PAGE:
According to Reuters, Hetco is offering these cargoes at higher prices and traders with supply obligations are “going to have to pay up.” That’s quite a squeeze. Keep in mind that Brent and Forties are part of the BFOE (Brent, Forties, Oseberg and Ekofisk) North Sea Bench Mark which is the basis for Brent settlements, and the Brent contract for February rose some 5.20% in its last five trading sessions, almost twice as much as WTI, which saw a 2.85% rise over the same timestep.
Furthermore, as discussed in yesterday’s issue of The Schork Report, Shell shut down four of its platforms in the North Sea due to a collapsed fender and has yet to announce a likely restart date.
Looking ahead, surely these are short term discrepancies, which will be fixed in a few weeks at most, right? And since Brent is a slightly inferior crude (heavier and less sweet) to WTI, it will soon be trading at a discount, i.e., the inter-market spread will return to a positive, correct?
Not quite. As rightly pointed out by the Financial Times' Neil Hume, there is more going on than a single squeeze. Consider the Brent calendar curve against WTI’s calendar curve (illustrated in today’s report). It is not just WTI for March delivery that is cheaper than Brent, but every month out to December 2019 (!). The average discount comes to -$1.956 as opposed to the historical average (2003 onwards) which comes to a $0.821 premium.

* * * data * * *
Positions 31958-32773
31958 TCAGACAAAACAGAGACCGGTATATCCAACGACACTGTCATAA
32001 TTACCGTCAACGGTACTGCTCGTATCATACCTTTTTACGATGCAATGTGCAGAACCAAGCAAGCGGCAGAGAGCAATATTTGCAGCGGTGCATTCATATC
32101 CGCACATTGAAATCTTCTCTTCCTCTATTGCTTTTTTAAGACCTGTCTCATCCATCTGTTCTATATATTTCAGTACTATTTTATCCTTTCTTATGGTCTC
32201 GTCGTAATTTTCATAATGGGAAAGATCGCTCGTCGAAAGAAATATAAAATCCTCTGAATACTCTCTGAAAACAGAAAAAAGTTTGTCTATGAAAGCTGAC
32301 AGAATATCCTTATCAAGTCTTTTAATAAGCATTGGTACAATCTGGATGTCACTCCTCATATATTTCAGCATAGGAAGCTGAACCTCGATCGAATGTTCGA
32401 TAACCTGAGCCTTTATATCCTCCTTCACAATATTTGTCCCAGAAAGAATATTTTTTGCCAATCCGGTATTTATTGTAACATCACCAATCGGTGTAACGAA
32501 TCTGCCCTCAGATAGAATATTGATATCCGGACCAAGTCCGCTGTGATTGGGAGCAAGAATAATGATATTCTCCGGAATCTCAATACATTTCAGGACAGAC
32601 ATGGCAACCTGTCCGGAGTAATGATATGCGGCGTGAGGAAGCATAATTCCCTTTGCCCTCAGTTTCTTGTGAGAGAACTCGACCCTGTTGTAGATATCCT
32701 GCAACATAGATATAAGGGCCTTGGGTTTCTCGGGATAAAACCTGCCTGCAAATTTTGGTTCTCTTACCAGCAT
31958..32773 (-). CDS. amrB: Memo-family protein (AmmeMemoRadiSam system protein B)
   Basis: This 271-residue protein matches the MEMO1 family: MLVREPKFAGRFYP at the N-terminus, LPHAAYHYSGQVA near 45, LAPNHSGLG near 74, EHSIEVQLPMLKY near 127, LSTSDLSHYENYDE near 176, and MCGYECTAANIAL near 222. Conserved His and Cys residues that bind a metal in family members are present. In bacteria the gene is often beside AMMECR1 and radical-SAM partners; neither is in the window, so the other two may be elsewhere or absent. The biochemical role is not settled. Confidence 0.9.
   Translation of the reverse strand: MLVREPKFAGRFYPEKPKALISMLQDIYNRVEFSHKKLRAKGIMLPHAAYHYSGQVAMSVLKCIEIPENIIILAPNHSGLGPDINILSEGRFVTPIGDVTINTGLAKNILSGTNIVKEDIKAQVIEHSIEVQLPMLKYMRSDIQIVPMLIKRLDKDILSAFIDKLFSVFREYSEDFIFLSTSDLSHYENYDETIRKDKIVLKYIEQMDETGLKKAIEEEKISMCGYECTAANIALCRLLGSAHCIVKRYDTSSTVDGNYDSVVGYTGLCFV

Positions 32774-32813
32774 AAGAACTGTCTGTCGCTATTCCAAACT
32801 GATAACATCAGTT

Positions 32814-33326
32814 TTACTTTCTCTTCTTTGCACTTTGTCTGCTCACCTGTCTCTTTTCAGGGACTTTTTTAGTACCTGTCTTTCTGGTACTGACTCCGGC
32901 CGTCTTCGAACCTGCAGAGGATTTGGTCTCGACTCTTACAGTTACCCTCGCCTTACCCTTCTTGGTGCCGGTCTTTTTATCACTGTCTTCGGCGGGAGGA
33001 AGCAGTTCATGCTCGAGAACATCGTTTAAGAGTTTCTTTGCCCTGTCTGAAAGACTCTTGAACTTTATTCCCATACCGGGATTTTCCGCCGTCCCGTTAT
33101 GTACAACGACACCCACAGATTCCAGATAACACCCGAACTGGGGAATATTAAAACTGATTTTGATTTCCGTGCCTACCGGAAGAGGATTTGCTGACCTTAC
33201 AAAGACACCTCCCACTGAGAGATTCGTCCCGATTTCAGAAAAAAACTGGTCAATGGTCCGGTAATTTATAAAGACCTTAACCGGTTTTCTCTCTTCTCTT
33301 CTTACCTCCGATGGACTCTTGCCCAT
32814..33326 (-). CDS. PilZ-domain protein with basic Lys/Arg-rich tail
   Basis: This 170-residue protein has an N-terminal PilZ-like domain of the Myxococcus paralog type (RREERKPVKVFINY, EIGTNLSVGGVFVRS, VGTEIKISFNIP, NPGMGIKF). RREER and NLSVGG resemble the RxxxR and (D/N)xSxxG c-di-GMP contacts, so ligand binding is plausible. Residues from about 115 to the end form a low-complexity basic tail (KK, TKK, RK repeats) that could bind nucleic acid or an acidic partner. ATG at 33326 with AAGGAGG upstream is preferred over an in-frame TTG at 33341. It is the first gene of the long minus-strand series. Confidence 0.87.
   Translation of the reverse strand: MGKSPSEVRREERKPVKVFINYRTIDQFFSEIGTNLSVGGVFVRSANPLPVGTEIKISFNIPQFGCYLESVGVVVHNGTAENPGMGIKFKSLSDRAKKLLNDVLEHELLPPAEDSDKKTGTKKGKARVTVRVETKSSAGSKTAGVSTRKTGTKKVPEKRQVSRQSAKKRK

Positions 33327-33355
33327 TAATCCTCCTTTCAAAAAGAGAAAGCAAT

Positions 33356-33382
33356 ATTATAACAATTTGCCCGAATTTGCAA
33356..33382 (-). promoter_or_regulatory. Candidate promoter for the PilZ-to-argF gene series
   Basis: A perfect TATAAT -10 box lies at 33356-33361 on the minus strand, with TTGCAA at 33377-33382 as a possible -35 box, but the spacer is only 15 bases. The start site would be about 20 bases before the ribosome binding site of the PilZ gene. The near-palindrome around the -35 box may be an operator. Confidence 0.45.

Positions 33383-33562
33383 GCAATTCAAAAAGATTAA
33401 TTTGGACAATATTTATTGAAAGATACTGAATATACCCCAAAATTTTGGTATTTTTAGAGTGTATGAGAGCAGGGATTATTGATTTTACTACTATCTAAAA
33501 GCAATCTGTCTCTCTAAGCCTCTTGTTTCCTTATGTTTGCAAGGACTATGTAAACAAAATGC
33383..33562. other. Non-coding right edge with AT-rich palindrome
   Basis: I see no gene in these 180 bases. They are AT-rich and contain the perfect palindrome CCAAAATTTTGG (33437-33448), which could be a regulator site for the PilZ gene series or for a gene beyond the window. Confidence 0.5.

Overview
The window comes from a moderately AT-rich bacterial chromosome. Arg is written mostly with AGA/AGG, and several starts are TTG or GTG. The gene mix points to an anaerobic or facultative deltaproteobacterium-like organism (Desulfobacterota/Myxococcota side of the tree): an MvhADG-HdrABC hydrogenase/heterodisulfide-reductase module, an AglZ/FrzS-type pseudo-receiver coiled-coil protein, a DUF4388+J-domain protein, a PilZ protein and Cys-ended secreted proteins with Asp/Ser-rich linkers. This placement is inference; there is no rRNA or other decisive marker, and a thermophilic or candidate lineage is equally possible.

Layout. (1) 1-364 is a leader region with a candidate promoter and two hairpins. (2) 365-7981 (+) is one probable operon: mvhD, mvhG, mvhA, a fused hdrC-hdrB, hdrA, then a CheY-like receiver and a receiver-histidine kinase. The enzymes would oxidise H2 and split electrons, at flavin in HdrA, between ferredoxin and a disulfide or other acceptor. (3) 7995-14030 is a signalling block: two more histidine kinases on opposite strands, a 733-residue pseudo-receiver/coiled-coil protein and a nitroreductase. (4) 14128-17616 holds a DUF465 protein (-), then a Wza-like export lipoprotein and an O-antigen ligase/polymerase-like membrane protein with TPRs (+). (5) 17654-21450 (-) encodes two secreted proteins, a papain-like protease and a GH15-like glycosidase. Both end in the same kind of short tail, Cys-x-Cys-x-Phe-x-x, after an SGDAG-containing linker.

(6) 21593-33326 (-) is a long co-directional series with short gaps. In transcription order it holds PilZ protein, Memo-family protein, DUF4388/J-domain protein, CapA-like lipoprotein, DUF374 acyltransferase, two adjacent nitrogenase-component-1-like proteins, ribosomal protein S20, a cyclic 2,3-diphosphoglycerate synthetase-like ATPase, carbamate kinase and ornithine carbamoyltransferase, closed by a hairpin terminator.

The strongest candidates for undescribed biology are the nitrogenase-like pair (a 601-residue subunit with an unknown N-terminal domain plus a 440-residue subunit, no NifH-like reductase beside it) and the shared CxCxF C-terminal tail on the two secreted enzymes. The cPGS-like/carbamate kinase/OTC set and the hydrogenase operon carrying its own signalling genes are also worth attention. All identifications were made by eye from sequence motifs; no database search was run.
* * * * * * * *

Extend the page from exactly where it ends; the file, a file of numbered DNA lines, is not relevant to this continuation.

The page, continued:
From a long term perspective, there are several explanations for Brent’s strength. The UK’s austerity measures and Germany’s stewardship have placed renewed strength in Western European growth — the UK’s jobless claims have beaten analyst expectations for four consecutive months while the German unemployment rate, which had been well below the U.S. unemployment rate since 1991 by an average of 4.62%, has been 1.52% above the U.S. rate since January 2009.
From a fundamental perspective, North Sea production is generally recognized to have peaked in the previous decade. For instance, the UK’s off-shore production, which peaked at 137 million tonnes in 1999, fell to 76.52 million tonnes in 2005 and came to just 61.87 million tonnes in 2009 according to the latest data available.
Thus, the opportunity is there for Brent to remain at a premium to WTI in both the short and long term, which effectively turns the historical market on its head.
As written by Hamza Khan, analyst at The Schork Report, veteran traders who deem this relationship irrational and are thinking of shorting the trend to take advantage of mean reversion, consider the words of Keynes: “Markets can remain irrational a lot longer than you and I can remain solvent.”
Stephen Schork is the Editor of The Schork Reportand has more than 17 years experience in physical commodity and derivatives trading, risk systems modeling and structured commodity finance.